a line is drawn all throughout the Hundred Acre Wood to separate the two sects. Darby (Chloe Moretz) and her dog Buster (Dee Bradley Baker) are the only ones allowed to drift to both sides, leaving the other residents feeling rather restricted.

One shouldn't go into Tigger & Pooh and a Musical Too expecting a wholly original experience. The ideas of a leader with a superiority complex and two opposing sides marking their territories have been done countless time in the past. That said, the film (which debatably qualifies as one with a 60-minute runtime) is still appealing. Perhaps that's due more to the charms of A.A. Milne's original characters than anything exclusive to here, but it mostly works. Those familiar with the "Tigger & Pooh" series may notice that this feels a bit more ambitious. The computer animation and voice work are up to the same standards, but the cinematography, editing, and score are a bit more professional than usual. The heavily-promoted musical numbers aren't particularly memorable (save for Tigger's "Bouncin'"), but they're pleasant nonetheless.

As a special episode, the program generally succeeds. It loses steam in its second half, but not as badly as the DTV "movies" of shows like "Little Einsteins." Musical still suffers from some of the same problems any standard episode of the show does. The lack of Christopher Robin, Owl, and Gopher is awfully conspicuous. Also, while the characters behave as themselves, there's still something off about the tone and presentation. Gone is the sense of whimsy from the original shorts or even the many spin-offs. It may sound unreasonable to ask that a preschool series have a similar feel to 40-year-old cartoons that were aimed at general audiences. When one sees something like "Mickey Mouse Clubhouse", however, the request doesn't seem so far-fetched. That show sticks to classic sensibilities while embracing a new format. Nothing in "Tigger & Pooh" feels overtly modern, but it does have a vaguely contemporary aura about it that clashes with timeless Pooh properties of the past.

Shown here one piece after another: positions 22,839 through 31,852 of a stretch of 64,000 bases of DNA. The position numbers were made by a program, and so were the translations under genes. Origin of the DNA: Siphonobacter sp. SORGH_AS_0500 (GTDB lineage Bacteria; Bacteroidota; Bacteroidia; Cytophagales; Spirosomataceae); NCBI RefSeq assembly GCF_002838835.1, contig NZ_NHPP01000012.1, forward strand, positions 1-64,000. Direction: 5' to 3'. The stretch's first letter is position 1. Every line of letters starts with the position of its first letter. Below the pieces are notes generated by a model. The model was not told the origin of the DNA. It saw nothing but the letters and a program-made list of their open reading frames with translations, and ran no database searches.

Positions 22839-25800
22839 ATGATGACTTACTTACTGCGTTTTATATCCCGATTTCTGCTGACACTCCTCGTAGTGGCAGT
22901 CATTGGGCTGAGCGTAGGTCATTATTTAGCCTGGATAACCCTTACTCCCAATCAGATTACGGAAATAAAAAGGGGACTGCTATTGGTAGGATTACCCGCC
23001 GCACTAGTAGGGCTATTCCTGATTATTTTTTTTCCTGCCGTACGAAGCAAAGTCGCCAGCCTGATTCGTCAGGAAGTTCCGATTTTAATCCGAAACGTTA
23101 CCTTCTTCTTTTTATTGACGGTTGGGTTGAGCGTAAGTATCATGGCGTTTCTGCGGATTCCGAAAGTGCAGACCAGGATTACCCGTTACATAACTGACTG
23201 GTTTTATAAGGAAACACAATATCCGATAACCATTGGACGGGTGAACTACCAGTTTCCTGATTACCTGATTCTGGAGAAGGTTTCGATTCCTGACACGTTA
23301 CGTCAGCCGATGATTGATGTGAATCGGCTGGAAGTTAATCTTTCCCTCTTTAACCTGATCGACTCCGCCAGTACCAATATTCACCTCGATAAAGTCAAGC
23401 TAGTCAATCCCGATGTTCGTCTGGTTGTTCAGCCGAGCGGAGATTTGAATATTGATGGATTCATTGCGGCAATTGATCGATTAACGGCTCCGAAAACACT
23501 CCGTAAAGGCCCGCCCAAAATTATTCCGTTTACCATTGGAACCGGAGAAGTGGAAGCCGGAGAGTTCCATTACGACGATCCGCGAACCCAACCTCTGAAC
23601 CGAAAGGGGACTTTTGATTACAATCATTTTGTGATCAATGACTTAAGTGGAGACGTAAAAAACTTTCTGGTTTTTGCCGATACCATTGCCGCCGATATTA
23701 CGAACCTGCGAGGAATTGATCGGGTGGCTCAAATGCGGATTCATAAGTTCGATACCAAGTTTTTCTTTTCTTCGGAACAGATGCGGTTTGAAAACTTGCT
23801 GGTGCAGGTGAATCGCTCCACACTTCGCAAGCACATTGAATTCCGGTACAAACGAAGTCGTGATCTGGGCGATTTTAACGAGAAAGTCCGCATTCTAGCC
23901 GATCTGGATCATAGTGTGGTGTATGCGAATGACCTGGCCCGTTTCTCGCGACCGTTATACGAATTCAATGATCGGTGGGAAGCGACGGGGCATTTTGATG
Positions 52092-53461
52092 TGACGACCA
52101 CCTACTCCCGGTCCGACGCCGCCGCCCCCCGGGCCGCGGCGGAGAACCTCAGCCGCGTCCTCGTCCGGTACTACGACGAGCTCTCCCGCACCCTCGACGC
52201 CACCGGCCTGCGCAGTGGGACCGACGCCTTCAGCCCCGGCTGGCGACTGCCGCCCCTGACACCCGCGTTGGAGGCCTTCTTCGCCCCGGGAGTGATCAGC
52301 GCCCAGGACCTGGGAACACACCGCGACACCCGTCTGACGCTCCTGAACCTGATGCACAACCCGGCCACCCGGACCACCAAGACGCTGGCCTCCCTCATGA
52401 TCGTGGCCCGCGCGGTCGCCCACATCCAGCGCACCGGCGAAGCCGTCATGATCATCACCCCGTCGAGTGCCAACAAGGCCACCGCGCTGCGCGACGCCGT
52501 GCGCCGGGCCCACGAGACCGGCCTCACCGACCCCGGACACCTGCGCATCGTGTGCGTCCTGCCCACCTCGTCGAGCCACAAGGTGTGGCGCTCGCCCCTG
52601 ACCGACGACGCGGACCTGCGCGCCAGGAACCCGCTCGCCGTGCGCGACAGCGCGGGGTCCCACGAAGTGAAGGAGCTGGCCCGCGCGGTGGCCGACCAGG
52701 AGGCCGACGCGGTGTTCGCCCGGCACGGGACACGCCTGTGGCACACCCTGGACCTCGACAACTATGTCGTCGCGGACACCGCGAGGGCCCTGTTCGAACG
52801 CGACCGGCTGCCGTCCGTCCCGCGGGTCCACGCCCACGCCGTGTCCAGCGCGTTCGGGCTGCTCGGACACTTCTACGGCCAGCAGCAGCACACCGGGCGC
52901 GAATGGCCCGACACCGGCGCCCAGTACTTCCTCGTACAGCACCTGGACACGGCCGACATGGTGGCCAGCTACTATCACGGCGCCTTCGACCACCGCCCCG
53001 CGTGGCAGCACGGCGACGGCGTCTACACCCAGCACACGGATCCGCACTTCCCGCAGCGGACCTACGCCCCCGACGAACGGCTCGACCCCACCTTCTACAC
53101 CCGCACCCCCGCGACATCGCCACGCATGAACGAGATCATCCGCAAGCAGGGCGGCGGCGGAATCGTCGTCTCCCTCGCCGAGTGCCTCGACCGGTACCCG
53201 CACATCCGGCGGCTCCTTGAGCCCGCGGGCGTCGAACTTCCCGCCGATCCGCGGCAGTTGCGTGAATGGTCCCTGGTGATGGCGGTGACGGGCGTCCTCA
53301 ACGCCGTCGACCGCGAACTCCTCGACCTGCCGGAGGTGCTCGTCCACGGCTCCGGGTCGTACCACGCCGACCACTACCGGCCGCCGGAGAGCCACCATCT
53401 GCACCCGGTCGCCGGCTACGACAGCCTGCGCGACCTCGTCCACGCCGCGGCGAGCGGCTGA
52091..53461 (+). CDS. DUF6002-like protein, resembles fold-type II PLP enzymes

Tigger channels Gene Kelly in the Broadwayesque tune "Bouncin'." Roo and Lumpy find it difficult to engage in a game of catch while heeding the boundary line.

The real question is whether Tigger & Pooh and a Musical Too meets its goal of entertaining preschoolers while simultaneously educating them. It's hard to truthfully answer that as an adult, but the answer seems to be yes. Unlike other children's programming today, "Tigger & Pooh" is more concerned with life lessons than classroom ones. That method frees it from the constraints of the genre, but at the same it invites more comparisons to older Pooh shows. Still, the new film should please those who enjoy the standard series and others in its vein.